by Catherine Avery

 A Personal Note…

Wow, $10,400 on the Dow! My last newsletter had some cautionary undertones and it’s no surprise that you will find the same thing today. However, I want to clarify that over the long-term (5-7 years) I am quite bullish on financial markets. In the near term I feel it is my responsibility to manage people’s expectations. At some point the market will stop going up at the pace we have seen in the past few months and will start to form a long term foundation.  We might frown upon not seeing our portfolios go up 5% each month, but in the end, this is a necessary and healthy process which will lay the foundation for the next bull market.

More importantly, next week is Thanksgiving. I can’t wait to have the whole clan over for lots of mayhem and good times!
Many thanks to all of you for being my clients and offering your support! My best wishes to you and your family for a happy, healthy Thanksgiving!

Warm regards, 


Catherine Maniscalco Avery

CAIM specializes in creating and managing 

customized and fully diversified investment portfolios for private investors.

203.966.2712  p
203.966.5697  f




The Dollar and the Dow



Here we are in the 4th quarter of 2009 with financial picture neither predicted nor predictable. In fact most people thought the S&P would end the year at $975- it’s now at $1,110.

Normally the stock market’s focus is on what’s happening with the economy and various companies: who’s making money, who’s not and how confident we are feeling about the future.  Right now, however, Wall Street stock traders are obsessing over the U.S. dollar, according to Adam Shell in an article entitled “Dollar becomes focus of many investors’ strategy; here’s why,” in USA Today.  This is because, as things stand now, the market is being driven up (the Dow has gone from 10,000 to 10,400), solely on a weak dollar.  And the dollar is weak because interest rates (Fed Fund rates, money market rates) have come down.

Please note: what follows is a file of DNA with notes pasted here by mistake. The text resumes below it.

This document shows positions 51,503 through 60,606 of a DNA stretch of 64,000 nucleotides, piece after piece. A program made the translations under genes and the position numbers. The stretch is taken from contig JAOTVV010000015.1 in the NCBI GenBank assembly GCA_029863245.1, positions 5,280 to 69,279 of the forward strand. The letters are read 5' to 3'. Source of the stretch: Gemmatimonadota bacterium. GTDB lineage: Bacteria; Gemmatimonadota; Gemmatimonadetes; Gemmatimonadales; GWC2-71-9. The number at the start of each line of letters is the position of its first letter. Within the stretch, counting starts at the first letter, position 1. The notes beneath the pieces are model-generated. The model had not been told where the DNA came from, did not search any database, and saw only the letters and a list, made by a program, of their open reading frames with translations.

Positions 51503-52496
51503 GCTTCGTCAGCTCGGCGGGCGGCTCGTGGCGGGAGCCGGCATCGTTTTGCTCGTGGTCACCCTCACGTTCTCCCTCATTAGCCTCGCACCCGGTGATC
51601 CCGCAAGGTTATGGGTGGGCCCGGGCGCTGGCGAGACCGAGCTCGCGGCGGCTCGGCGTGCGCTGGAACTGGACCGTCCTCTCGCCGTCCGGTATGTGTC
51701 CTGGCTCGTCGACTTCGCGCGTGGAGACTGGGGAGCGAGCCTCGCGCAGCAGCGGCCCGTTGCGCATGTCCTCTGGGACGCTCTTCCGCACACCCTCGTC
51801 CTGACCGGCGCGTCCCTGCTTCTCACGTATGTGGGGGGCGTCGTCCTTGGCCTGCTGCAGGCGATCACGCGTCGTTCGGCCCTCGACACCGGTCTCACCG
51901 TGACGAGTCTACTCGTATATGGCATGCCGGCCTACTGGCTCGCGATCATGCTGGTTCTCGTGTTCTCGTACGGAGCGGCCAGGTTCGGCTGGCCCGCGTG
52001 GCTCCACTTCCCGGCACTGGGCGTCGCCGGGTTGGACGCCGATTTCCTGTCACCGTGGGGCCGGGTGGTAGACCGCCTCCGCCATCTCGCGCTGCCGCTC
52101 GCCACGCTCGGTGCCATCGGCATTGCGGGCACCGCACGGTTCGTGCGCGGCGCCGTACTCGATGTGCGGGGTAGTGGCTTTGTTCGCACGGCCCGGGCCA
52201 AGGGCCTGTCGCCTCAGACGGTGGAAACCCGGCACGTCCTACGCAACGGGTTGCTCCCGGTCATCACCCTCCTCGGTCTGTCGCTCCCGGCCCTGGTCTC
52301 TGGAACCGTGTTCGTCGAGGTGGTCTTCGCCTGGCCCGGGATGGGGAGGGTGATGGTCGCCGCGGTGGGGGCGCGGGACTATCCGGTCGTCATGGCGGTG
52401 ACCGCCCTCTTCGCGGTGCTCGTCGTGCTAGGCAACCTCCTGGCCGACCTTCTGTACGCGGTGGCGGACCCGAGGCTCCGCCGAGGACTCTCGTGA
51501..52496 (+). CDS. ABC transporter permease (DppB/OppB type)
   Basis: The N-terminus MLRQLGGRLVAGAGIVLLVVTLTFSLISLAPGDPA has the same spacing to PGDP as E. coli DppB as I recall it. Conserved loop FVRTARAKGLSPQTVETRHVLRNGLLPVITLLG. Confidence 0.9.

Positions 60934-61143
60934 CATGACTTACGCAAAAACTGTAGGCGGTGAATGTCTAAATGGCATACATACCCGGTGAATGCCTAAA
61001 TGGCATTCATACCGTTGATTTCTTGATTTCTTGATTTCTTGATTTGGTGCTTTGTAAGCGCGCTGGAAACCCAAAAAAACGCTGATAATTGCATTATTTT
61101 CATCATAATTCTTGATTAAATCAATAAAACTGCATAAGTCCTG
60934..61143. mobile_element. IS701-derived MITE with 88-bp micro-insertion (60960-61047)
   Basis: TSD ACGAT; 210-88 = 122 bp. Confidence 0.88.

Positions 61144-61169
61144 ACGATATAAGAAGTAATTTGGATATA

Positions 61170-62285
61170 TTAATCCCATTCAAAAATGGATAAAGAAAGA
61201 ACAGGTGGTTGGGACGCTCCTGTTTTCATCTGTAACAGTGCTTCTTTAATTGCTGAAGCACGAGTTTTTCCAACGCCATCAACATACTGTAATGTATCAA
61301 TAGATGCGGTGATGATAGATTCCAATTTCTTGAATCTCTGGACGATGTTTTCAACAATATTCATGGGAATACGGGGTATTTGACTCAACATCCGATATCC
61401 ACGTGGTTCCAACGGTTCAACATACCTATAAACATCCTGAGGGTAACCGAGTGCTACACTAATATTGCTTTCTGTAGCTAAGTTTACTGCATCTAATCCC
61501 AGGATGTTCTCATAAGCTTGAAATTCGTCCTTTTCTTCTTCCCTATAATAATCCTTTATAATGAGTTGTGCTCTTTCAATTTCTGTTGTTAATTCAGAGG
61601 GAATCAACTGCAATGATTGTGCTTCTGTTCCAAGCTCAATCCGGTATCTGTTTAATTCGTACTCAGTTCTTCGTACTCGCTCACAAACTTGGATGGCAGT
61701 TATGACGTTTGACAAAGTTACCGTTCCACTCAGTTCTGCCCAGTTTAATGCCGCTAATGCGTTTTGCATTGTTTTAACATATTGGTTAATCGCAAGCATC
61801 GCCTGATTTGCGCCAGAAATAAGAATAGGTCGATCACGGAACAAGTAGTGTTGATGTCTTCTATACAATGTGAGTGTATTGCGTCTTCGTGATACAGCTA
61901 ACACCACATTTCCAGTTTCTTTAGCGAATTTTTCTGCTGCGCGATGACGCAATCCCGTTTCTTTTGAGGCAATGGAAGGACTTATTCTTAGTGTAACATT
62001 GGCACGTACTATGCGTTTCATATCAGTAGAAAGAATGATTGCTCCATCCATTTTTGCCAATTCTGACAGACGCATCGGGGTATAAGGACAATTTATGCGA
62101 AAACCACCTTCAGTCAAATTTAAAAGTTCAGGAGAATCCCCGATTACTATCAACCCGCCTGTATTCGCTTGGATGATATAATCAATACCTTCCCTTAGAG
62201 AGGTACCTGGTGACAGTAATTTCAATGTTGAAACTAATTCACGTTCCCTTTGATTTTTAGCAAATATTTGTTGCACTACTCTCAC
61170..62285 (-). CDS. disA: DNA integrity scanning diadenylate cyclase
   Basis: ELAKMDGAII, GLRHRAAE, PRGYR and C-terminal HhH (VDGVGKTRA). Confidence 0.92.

The big debate has always asked, is a falling dollar good for the U.S.?  It certainly signifies a weak currency
/economy but its’ falling also helps spur export growth.
A falling dollar makes it more attractive to buy companies with international exposure.  It makes it more attractive for foreign companies to buy here in the U.S.  All of which means that the good news from this crisis has been a steady decline in the current account deficit as exports have been outpacing imports during the past year, according to a Charles Schwab report.   So a weak dollar is spurring export growth – not a bad thing.  It’s just that we would rather see the market moving up on a strong dollar and a strong economy.

While we are all cheerful that the market is moving up, we need to remember that the dollar alone will not carry this market higher.  One of the ways we measure the health of a market rally is by looking at the volume.  Volume tells us how many people are participating and, from what I’ve seen, this rally is not that impressive.  In fact we believe the market is currently overbought (the price has gone up too quickly and is not sustainable) and we are leaving some cash on hand incase of a correction.
Are we in a bubble and headed for inflation with the market going up, and the dollar going down?  Experts do not think so.  The same Charles Schwab report notes that with constraints on wages and rents and low pricing power they believe near term inflation will be contained.  No dollar crash is predicted – just a continuation of a gradual longer-term trend (the dollar has been in longer-term secular decline since 2002.)


For those of you with questions, feel free to call me at 203.966.2712.

   Also please visit my website at www.catherineaveryinvest.com 

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